Castro-Sanders Feud Growing? Protest Planned In SA

click to enlarge Castro-Sanders Feud Growing? Protest Planned In SA
Joaquin Castro/Facebook

San Antonio Congressman Joaquín Castro is taking it on the chin from a hometown political segment that would usually back him.


Diehard Democrats, at that.

They're not at all happy that Castro criticized their choice for Democratic presidential nominee, Bernie Sanders. Granted, there's some friction already since Castro supports and is actually campaigning for Sanders' main opponent for the nomination, Hillary Clinton.

But Castro apparently added fuel to the fire last week while campaigning for Clinton in Iowa. He particularly jabbed at Sanders for not doing much to connect with Latino voters.

"I want to say this in all frankness. I didn't come here to knock any of the candidates, but Sen. Sanders has not reached out to the Hispanic caucus in Congress, has not reached out to me," Castro said, according to the Texas Tribune. "I've never met the gentleman. [He] has not visited Texas or the Rio Grande Valley." 

That got Sanders supporters in SA riled up – to say the least. 

If they were looking for a reason to publicly decry Castro, he handed it over to them.

The Sanders movement in the Alamo City is still a nascent one. It's got around 300 active members, many of them Latinos. Around 50 of them plan to let their feelings on Castro known by protesting outside his office in downtown SA on Monday morning.

A press release announcing the protest said the action is being taken "in response to his recent attack on presidential candidate Bernie Sanders."

Expounding on that point, Rick Treviño, a 30-year-old teacher at Sam Houston High on SA's East Side and founder of SA 4 Sanders, said that the point is not to personally attack Castro, but to let him know he's way wrong  on Sanders.

"I think what Castro said is disingenuous," Treviño told the San Antonio Current. "I don't know what he was trying to do. But he should be actually fight for policies that emulate Bernie Sanders."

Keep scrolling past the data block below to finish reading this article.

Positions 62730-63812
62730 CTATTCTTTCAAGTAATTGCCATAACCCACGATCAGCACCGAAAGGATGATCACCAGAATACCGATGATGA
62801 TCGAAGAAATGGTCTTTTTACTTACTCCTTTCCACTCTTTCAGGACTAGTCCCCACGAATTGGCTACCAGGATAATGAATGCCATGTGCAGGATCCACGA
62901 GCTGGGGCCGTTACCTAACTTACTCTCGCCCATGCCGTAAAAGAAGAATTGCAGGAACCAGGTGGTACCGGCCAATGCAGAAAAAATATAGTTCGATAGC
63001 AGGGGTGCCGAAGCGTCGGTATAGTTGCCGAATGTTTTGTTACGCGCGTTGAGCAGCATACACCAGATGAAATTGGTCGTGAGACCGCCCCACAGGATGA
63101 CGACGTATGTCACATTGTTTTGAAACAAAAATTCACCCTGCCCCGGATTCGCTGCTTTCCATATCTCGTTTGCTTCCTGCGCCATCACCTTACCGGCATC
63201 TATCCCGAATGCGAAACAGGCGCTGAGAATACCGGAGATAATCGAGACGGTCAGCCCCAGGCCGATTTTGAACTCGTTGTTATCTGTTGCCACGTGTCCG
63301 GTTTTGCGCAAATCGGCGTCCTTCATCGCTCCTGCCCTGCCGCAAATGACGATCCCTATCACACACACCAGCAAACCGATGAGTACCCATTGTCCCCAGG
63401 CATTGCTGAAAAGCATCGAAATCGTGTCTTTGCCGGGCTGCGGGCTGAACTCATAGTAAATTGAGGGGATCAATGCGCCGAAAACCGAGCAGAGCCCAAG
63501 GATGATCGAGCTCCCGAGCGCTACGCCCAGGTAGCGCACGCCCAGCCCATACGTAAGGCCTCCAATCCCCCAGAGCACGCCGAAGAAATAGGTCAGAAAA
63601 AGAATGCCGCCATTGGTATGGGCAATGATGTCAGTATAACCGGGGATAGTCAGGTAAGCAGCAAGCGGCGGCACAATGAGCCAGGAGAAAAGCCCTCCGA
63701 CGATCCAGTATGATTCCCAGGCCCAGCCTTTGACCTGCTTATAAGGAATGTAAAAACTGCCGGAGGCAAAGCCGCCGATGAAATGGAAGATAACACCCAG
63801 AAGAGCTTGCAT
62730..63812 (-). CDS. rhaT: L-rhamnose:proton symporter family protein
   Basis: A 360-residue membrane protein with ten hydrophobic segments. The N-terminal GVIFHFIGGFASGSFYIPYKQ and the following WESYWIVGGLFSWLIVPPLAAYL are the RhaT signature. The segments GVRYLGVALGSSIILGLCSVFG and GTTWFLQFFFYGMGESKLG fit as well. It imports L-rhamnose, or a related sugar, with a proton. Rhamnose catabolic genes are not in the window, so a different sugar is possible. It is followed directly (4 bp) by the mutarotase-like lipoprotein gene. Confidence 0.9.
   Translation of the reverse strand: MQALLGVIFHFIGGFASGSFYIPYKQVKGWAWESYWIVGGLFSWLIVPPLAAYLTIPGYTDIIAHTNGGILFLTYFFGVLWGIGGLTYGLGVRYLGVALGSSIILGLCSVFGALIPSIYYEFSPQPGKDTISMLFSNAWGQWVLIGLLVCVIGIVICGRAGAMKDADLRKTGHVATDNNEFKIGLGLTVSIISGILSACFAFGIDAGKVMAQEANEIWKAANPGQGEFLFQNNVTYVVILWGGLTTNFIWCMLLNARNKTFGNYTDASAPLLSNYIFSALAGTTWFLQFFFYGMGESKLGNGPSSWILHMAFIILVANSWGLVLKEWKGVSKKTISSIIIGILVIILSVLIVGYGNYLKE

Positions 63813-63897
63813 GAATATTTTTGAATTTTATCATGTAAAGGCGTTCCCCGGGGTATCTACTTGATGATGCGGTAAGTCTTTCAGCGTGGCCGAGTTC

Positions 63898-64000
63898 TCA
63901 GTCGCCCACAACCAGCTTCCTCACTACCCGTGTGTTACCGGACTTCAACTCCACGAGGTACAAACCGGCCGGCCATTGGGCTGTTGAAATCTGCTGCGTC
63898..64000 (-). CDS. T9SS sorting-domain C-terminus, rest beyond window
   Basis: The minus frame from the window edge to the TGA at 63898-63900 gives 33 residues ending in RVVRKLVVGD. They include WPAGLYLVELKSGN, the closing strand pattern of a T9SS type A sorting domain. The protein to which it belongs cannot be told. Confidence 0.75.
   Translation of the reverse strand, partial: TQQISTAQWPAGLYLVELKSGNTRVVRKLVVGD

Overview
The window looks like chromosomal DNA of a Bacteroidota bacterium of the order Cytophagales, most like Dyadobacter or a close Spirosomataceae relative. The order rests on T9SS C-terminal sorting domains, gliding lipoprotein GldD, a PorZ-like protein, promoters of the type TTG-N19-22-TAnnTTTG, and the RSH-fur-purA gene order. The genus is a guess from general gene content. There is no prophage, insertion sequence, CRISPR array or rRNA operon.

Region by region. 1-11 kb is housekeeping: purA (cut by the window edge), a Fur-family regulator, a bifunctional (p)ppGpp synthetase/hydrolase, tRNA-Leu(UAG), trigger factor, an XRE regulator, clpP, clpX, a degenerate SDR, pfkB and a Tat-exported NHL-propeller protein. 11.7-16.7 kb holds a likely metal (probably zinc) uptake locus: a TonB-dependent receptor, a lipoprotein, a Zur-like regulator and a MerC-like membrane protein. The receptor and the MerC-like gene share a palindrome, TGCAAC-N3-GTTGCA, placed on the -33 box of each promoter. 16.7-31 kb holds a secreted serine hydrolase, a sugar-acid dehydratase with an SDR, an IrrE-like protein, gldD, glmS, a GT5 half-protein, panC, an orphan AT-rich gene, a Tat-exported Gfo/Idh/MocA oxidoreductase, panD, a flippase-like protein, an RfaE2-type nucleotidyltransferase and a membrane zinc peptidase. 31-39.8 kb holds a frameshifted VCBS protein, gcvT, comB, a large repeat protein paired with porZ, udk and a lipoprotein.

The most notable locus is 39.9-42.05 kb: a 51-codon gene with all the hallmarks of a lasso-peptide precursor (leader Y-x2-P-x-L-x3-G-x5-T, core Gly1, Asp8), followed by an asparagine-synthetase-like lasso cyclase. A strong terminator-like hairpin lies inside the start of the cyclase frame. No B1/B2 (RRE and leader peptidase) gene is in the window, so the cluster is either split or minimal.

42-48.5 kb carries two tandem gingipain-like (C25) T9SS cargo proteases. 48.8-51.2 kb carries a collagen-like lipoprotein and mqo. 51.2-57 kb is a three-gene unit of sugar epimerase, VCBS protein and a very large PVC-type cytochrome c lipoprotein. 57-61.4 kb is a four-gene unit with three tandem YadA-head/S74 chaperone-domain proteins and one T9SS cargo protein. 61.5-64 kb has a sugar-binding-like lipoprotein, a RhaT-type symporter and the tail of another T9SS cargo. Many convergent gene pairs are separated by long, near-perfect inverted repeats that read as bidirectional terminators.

Treviño further noted that unlike other candidates doing the typical pandering-to-minorities political maneuver, Sanders doesn't target one group over another. His approach is more class-based, which encompasses all ethnic groups and races.

"I want to see Joaquín fight for minimum wage, to break up the big banks, reign in power of big money in politics, push for health care for everyone," Treviño said.

For its part, the Castro camp clarified that his comments in Iowa came in response to an audience question on why Latino voters should choose Clinton over other Democratic candidates – not as an unsolicited attack.

Asked to respond to San Antonio Sanders supporters and their planned protest outside his SA office, Castro apparently is all about defusing any further tension.

"It's great to see so many San Antonio Democrats engaged in our political process this early in the presidential election," Castro said in a statement to the Current. "It's a competitive primary and it's encouraging to see the excitement folks have for their candidate of choice. At the end of the day, we are all going to work together to help elect whichever Democrat wins the nomination next year."

It remains to be seen if he'll be able to win over Treviño and company to join in that spirit of cooperation. They'll likely want Castro first to show that he can "feel the Bern."